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RU-N Offers Legal Studies Minor and Other Pre-Law Options for Undergraduates

As students return to Rutgers University–Newark this fall, those contemplating law school will benefit from an array of resources at their disposal to help them decide on, and position themselves for, professional programs and careers in the field.

In the last few years, RU-N has taken major steps to help undergrads navigate and prepare for entry into the law. These include an Undergraduate Legal Studies minor that enables students to take courses at Rutgers Law School, and for those committing early, a new combined B.A./J.D. program that lets them attain both degrees in six years.

In addition, a new Legal Professions Learning Community has attracted an inaugural cohort of 20 students this fall, and a collaboration between RU-N and Princeton Review helps students pay for LSAT prep courses.

These initiatives have been spearheaded by RU-N’s Office of Academic Services (OAS) in conjunction with Rutgers Law School and the History department, which helps administer the Undergraduate Legal Studies minor.

They form a package of resources under OAS’ Pre-Professional Services umbrella, which includes curriculum advising, workshops, campus events and professional development opportunities under four separate areas: health, engineering, pharmacy and law.

“Our goal has been to give our students access to as many learning and advising opportunities as possible around law and other pre-professional disciplines,” says OAS Dean of Academic Services Sofia F. Pinto-Figueroa, who previously served as Assistant Dean of Pre-Professional Services and led the development of all four areas. “The Undergraduate Legal Studies minor is the foundation of our Pre-Law program.”

Our goal has been to give our students access to as many learning and advising opportunities as possible around law and other pre-professional disciplines.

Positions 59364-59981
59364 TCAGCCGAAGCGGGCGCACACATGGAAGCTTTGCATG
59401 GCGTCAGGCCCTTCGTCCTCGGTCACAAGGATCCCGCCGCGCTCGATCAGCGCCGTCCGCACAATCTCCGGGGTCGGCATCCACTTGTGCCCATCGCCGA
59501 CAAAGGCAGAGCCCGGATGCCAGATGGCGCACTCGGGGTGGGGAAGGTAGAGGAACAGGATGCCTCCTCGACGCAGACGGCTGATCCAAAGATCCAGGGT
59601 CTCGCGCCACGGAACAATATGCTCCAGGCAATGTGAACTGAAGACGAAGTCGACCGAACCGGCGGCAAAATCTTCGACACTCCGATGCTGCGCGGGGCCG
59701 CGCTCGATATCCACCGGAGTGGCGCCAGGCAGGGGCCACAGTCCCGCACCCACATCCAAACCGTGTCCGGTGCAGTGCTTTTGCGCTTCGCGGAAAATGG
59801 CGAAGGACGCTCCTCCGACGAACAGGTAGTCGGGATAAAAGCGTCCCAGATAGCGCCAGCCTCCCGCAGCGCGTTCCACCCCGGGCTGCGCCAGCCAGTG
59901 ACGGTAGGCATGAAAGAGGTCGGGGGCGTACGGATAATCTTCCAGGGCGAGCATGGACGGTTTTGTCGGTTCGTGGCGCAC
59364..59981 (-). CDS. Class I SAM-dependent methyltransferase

The minor is an 18-credit interdisciplinary course of study designed to provide students with an introduction to the law, with courses taught by faculty in the Departments of History, Political Science, Philosophy, Sociology and the Writing Program, along with the Law School and the School of Criminal Justice.

The core requirements consist of three courses: American Legal History I and II, taught by the History department, and Introduction to American Law, taught by the Law School. Other offerings include Introduction to Law & Legal Research and American Political Theory (Political Science), Philosophy of Law (Philosophy), and Constitutional Criminal Procedure (Law School). This academic year, students can look forward to courses in Islamic Jurisprudence, Sports Law, and Civil Rights and Liberties as well.

The interdisciplinary approach underscores the belief of Pinto and others that the best preparation for law school is a sound background in the liberal arts, which fosters reading, writing, critical thinking and presentation skills, along with exposure to faculty in the Law School and other RU-N colleges.

Furthermore, RU-N students can take courses at the Law School without declaring a legal studies minor. These offerings are part of the school’s Undergraduate Legal Studies Program (ULS), a set of courses developed by the Law School and SASN to feed into the minor and stand alone.

“Many, if not the majority, of students from across campus take ULS courses at the Law School without doing the minor, and the majority of those are from the School of Arts & Sciences,” says Professor Reid K. Weisbord, Chair of the ULS Program. “They count them as electives and are interested in learning more about the law so they can better navigate careers in business or criminal justice or simply have a bit more legal sophistication as they enter the working world.”

Whether students opt for the minor or take courses as electives, Pinto wants them to be aware of the abundant resources and offerings at their disposal, which they can tap by visiting an advisor at OAS.

“We’re here to help anyone who has questions,” she says. “We have an advisor here at OAS and another from the Law School. Both lend unique perspectives for students exploring this area.”